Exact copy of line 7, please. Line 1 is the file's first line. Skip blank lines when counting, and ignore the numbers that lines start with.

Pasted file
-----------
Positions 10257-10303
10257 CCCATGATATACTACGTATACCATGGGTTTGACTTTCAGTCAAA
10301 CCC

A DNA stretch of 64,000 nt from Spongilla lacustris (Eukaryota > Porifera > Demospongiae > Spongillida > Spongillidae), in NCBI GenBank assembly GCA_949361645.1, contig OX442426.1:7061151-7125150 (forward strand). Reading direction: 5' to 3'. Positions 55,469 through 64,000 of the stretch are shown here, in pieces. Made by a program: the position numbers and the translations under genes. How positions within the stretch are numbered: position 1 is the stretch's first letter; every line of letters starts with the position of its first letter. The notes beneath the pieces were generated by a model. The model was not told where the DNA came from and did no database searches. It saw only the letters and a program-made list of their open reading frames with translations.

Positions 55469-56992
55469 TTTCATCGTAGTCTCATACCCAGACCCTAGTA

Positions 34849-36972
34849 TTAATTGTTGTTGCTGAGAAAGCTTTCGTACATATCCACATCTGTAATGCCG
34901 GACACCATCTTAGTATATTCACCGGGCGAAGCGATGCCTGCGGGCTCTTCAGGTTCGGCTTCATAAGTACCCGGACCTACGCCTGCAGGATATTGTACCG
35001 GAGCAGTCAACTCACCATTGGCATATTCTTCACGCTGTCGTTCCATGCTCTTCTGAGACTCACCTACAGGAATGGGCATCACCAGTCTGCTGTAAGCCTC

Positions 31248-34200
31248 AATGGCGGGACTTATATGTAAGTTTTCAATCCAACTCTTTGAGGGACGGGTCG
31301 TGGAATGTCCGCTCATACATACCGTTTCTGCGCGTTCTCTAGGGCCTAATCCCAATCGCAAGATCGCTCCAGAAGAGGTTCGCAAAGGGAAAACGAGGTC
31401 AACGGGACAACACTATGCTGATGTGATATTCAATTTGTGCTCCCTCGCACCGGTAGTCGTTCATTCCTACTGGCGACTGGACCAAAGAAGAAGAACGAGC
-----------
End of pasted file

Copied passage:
Positions 34849-36972